(P.S. It did not win any awards:( )


 

Blackwood

Blackwood
by Gwenda Bond

Kindle Edition, 416 pages
Published September 4th 2012 by Strange Chemistry 
 
Living on Roanoke Island would be interesting for anyone. It is a place steeped in mystery and history due to the disappearance of 114 of the original settlers. Miranda is a misfit among her peers, affected in many ways by her ancestors who have been tied to the island and all of its curiosities. Things get even more bizarre when another massive disappearance occurs taking 114 people of today. What is the connection to the island's past? Where are the people and who is responsible? Miranda's life is complicated further as her father is one of the missing and a boy from her past returns and entwines his life and purpose with her own. This was a decent read in the paranormal historical young adult genre. However it wasn't fabulous.

Blood Zero Sky

Blood Zero Sky
J Gabriel Gates

Paperback, 373 pages
Published October 1st 2012 by Health Communications 
 
From Goodreads:
Unprofitables are banished to work camps to pay off their credit. Other tie-men and women look on apathetically. "Fair is fair. Everyone knows you shouldn't use more credit than you are worth to the Company. "They turn their attention to the next repackaged but highly coveted N-Corp product on the market, creatively advertised on the imager screens that adorn virtually every available flat surface. All the while, their mandatory cross-implants and wrist-worn "ICs" keep them focused on the endless cycle of work and consumption to which they are enslaved.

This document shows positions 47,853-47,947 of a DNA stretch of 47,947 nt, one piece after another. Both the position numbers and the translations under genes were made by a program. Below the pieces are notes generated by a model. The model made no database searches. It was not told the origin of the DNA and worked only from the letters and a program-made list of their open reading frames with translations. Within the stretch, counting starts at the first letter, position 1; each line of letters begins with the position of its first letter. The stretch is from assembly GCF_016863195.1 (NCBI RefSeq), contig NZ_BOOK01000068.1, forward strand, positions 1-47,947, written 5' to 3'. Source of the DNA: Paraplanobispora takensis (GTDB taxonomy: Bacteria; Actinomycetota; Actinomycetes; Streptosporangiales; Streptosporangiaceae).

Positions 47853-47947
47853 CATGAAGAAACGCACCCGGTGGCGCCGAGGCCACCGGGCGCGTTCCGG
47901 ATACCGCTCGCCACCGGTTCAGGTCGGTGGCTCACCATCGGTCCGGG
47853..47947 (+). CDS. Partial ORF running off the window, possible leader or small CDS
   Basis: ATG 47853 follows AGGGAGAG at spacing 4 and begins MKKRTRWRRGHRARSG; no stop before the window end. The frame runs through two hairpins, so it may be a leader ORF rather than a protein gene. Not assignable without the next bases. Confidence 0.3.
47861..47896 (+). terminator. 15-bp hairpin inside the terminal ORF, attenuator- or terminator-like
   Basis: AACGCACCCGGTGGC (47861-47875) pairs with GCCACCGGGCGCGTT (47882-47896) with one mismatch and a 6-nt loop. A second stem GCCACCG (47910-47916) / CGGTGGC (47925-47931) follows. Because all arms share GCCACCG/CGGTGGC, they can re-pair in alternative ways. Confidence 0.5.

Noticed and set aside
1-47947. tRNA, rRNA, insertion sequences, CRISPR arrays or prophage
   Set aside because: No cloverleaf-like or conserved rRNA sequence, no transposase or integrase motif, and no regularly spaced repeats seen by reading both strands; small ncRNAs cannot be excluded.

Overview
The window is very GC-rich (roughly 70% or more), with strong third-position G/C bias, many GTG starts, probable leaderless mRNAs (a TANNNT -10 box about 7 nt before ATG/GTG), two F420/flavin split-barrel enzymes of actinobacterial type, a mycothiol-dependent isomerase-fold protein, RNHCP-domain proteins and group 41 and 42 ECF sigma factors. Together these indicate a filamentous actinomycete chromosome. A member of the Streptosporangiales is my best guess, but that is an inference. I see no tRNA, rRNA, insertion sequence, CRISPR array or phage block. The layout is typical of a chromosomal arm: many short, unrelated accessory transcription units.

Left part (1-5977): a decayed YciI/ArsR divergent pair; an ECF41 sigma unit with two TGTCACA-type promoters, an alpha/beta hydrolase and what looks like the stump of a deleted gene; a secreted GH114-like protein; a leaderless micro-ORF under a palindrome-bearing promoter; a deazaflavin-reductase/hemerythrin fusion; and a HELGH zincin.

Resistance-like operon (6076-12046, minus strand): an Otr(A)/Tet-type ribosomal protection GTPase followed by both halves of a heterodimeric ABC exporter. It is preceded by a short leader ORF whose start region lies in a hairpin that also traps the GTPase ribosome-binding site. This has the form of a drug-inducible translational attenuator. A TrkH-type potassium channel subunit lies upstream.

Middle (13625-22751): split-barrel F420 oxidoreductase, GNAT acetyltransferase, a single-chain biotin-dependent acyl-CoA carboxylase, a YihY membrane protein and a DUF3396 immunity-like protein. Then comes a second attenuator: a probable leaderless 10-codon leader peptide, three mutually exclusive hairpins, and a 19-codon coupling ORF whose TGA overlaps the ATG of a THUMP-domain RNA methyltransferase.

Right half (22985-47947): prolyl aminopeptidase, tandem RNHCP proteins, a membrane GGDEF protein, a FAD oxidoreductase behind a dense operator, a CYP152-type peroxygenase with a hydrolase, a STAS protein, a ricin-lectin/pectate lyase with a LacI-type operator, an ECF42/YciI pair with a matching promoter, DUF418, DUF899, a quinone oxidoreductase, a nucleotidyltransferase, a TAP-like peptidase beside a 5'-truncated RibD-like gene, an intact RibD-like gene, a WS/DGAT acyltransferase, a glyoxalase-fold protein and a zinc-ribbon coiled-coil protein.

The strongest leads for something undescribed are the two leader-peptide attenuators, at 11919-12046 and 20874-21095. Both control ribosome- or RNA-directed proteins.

May Fields the CEO's daughter would like to believe she is above all that. Head of N-Corp's marketing team, the young woman who has almost everything anyone could want spends her days dreaming up ingenious ways to make workers buy more of what they already have and don't need. Even before May discovers that the Company is headed for its first loss in thirty years, she is feeling the stirrings of dissatisfaction with the system that has given her everything she's ever wanted . . . except the freedom to be herself.

When she is kidnapped by a member of the Protectorate a secret order dating back to the American Revolution May is suddenly faced with the frightening truth of what the Company's greed has done to our most basic human rights. Will she embrace who she is and join the battle to restore America's democratic freedom, or put her blinders back on and return to her safe and passionless life?